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An introduction to the rapidly developing subject of diffractive processes con-
taining jets is given, with emphasis on an s-channel picture of the dynamics.
Invited Lectures presented at the
SLAC Summer Institute on Particle Physics:
Spin Structure in High Energy Processes
Stanford, California - July 26-August 6, 1993
* Work supported by the Department of Energy, contract DE-AC03-76SF00515.
J. D. BJORKEN
Stanford Linear Accelerator Center
Stanford University. Stanford, California 94309
1 Introduction; What is Diffraction?
This talk is intended as a re-introduction and generalization of simple and
ancient ideas on diffraction for a generation of physicists trained mainly for the
study of hard collision processes.
Diffraction is shadow physics; hence it is most important when opaque objects
collide. Elastic scattering of hadrons at high energies is the most immediate
example. But the subject is much more subtle. Inelastic diffraction exists as well,
as anticipated long ago by Good and Walker,' as a consequence of the composite
nature of hadrons. If, in a peripheral collision of hadrons, part of the wave-function
of the projectile is attenuated more than the rest, then the internal wave function
of the outgoing projectile no longer is the ground-state eigenfunction. Therefore,
excitations will exist, even in "shadow" processes.
Because there are many kinds of diffractive processes, and because there is not
a uniform terminology on what is meant by the word "diffractive," it is appropriate
to start with definitions of what at least I mean by it:
A process is diffractive if and only if there is a large rapidity gap in the
final-state phase space which is not exponentially suppressed.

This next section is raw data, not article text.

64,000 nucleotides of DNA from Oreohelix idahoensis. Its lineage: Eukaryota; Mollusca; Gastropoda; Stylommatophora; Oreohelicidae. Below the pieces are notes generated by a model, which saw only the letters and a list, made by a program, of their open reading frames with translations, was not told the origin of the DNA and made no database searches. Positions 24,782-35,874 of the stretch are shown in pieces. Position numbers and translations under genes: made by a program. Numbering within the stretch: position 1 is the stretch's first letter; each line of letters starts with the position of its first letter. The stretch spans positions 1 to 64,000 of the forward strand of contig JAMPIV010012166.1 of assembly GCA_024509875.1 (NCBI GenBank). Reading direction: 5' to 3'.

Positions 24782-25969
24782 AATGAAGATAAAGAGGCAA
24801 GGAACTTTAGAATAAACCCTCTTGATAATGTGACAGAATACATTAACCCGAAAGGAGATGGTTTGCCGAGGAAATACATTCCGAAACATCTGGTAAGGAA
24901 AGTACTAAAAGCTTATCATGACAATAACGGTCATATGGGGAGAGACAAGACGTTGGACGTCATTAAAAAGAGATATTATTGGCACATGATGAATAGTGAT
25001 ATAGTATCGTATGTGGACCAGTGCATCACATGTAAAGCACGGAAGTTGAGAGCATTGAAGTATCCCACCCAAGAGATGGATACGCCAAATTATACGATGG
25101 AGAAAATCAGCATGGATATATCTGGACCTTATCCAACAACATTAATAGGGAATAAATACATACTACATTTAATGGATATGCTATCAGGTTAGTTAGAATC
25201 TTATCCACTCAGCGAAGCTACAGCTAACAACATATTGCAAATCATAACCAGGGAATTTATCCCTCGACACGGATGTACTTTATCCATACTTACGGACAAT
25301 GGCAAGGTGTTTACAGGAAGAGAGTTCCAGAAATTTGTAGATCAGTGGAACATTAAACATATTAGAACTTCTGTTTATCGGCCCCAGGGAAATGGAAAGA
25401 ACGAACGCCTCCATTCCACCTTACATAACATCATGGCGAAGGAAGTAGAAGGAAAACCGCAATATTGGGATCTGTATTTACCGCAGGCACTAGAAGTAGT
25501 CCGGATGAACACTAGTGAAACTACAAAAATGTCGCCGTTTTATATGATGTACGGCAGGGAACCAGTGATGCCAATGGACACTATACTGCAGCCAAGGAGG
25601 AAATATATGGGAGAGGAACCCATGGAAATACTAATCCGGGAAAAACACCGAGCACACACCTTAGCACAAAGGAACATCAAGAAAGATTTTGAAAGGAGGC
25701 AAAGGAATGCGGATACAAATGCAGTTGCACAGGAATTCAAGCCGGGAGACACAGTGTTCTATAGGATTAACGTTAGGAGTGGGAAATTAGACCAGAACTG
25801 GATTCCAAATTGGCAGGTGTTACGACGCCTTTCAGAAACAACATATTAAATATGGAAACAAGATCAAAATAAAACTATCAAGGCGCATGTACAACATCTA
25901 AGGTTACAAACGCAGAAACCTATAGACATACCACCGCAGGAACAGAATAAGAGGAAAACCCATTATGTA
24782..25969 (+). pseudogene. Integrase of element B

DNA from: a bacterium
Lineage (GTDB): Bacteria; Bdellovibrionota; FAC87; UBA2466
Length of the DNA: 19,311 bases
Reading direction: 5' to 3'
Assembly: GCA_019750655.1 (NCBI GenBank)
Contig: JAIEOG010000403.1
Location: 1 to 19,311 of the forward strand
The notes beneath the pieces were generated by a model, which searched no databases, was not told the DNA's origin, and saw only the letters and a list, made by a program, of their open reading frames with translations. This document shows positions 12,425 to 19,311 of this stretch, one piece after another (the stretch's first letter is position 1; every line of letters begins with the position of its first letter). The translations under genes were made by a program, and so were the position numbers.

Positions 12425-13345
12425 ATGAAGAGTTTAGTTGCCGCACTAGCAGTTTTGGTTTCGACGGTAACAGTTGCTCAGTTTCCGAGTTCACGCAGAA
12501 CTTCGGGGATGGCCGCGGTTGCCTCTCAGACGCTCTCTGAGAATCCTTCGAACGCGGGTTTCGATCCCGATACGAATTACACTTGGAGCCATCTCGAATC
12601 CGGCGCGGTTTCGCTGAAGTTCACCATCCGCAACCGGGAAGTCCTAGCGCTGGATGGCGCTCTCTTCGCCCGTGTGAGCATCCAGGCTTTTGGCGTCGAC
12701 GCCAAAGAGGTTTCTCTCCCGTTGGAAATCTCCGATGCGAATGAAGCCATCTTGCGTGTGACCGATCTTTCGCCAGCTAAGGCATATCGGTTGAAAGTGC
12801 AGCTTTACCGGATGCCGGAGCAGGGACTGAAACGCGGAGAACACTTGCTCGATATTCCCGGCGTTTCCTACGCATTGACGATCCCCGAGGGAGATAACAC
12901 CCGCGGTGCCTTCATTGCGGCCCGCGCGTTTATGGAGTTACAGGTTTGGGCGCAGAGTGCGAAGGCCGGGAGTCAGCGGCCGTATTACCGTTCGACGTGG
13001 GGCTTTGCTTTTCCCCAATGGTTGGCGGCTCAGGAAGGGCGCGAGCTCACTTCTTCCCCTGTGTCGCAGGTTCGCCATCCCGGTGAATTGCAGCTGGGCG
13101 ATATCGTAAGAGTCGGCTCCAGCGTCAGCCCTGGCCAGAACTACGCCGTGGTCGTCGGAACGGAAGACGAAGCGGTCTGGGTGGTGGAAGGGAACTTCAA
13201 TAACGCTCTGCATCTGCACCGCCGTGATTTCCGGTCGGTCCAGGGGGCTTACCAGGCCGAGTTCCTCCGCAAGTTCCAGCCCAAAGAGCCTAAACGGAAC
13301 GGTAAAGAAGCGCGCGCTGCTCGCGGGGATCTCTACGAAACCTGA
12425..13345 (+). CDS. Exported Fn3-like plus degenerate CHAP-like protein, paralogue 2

Some elaboration of this definition is clearly needed. The final-state phase space
variables implied in the definition are the lego-variables: (pseudo)-rapidity rl,
azimuthal angle 0, and transverse momentum pg. "Large" will mean much greater
than 2, at least 4 to 6 units of rapidity. "Non-exponentially suppressed" means
that the probability of finding the gap in the final state is not a strong function
of gap width, when the remaining contents of the lego plot are held fixed. Let us
elaborate more on this last point:
In general, when a rapidity gap exists, the frame of reference can be chosen so
that p; = 0 is in the middle of the gap. Then all collision products are divided into
either left-movers or right-movers; all of whose production angles are very small.
There are no "wee" hadrons produced. So the above statement "non-exponentially
suppressed" means that in the diffraction process
a+b-+A-+ B, (1)
Here’s what’s next.
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Bjorken, J.D. Hard diffraction, article, March 1, 1994; Menlo Park, California. (digital.library.unt.edu/ark:/67531/metadc625669/m1/3/: accessed January 21, 2018), University of North Texas Libraries, Digital Library, digital.library.unt.edu; crediting UNT Libraries Government Documents Department.